Under the tax rules, a snow fighter has 45 days from the date the property is relinquished to identify a new property and 180 days (from when the property is relinquished) to close on the replacement property. Both deadlines are firm.

The first deadline is usually the tightest but it can be manipulated by delaying the transfer of the old property. That will also create more time to close on the replacement property. Taking into account possible delays can help but, remember it’s not unusual to receive an unsolicited offer that you can’t refuse and have to find a replacement property quickly.

© 1miro | Dreamstime


Many snow and ice management professionals have discovered that finding another party for an exchange may be difficult. That’s particularly true when it comes to real estate. Fortunately, there’s an option with all like-kind transactions, using a qualified exchange intermediary and a deferred exchange.

A deferred exchange is an exchange in which a snow removal operation transfers qualifying property and later receives replacement property. If payment is received for the property being relinquished it makes the transaction taxable. Instead, an intermediary is found to hold the proceeds from the sale of the relinquished property and to use that amount to purchase the replacement property. Obviously, care must be exercised to ensure that no money or “unlike property” is received in order to avoid a transaction that may be partially taxable.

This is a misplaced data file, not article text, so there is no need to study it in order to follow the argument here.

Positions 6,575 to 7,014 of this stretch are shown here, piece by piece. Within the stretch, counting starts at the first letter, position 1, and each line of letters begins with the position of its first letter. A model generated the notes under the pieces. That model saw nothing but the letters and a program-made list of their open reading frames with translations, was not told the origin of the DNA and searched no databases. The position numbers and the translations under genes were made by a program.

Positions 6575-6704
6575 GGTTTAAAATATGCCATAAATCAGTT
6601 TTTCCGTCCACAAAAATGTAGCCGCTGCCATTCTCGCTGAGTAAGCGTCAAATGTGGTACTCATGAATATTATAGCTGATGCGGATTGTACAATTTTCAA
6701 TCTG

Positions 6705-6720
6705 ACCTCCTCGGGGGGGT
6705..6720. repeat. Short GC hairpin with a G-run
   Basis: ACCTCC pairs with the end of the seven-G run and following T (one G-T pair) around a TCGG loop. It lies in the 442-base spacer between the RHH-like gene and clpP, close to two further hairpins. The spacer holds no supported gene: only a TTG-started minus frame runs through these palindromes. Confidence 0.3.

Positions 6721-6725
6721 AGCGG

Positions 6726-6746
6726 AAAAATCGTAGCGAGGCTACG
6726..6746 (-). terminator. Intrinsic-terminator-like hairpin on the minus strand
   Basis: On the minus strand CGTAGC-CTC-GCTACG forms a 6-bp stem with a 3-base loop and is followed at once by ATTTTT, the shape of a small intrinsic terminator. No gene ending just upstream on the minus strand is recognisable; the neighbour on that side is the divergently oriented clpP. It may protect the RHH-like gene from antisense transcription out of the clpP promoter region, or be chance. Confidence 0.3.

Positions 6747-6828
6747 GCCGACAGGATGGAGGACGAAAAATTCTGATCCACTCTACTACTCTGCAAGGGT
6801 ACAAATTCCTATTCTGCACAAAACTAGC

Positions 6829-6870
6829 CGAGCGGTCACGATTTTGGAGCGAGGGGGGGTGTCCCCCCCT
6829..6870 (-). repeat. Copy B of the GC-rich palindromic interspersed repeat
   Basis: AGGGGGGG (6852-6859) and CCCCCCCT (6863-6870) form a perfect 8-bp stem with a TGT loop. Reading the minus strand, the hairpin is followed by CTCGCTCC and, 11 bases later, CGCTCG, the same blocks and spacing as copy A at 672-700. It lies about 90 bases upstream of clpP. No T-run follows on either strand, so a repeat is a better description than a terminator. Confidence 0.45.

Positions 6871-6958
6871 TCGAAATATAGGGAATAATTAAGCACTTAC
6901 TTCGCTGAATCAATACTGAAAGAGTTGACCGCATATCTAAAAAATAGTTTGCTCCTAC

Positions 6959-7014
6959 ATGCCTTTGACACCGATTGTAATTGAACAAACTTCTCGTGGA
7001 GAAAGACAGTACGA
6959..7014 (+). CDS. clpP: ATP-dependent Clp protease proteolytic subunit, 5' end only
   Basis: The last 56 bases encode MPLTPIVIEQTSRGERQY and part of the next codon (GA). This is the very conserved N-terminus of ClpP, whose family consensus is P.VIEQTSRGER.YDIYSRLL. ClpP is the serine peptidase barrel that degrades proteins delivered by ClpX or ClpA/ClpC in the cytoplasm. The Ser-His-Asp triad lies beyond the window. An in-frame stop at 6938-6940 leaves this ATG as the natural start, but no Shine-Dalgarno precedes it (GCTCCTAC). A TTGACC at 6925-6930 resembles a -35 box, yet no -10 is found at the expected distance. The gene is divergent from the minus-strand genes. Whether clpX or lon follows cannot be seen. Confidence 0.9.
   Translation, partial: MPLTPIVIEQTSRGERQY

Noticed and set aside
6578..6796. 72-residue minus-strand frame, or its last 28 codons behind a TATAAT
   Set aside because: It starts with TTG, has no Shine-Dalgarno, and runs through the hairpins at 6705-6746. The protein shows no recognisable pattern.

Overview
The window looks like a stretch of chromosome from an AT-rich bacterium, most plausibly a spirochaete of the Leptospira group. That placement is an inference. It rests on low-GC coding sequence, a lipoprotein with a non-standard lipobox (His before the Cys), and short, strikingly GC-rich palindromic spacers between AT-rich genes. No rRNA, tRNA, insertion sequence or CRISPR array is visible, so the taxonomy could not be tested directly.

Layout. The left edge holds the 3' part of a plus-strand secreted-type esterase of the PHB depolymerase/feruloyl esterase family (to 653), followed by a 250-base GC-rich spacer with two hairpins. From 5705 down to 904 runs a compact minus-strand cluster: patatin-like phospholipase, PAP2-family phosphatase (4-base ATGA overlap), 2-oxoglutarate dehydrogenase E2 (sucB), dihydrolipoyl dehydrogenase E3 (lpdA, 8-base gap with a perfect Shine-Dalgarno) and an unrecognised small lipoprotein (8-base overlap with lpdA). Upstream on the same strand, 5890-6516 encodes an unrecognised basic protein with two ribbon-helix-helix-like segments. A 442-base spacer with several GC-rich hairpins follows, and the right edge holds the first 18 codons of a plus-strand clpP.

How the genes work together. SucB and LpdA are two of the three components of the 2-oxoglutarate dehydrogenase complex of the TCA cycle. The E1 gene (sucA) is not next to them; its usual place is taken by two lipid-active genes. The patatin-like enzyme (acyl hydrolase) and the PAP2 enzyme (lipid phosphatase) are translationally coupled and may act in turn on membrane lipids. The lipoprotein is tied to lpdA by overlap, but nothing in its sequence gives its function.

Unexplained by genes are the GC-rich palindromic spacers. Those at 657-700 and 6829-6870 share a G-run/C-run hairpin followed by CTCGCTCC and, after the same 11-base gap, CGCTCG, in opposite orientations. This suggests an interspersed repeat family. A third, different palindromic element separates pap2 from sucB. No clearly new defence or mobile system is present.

In a deferred exchange identifying the property to be received must occur within 45 days after the date of transfer for the property given up in the exchange (the identification period). Any property received during the identification period is considered to be identified. If multiple properties are transferred at different times, the identification period begins on the date of the earliest transfer.


Trade-ins are probably the most common type of like-kind exchanges. The same rules apply, but the time restraints are rarely an issue. For example, the snow removal business goes to their local dealer to replace a truck. It’s unlikely anyone would relinquish their truck only to wait more than 180 days for a new one.

Thanks to a unique twist, a snow and ice management operation’s vehicle or equipment trade-in is more likely to result in a loss than with real estate. Or the operation may want a higher basis or book value in the property for depreciation, the Section 179 first-year expensing write-off or bonus deprecation purposes.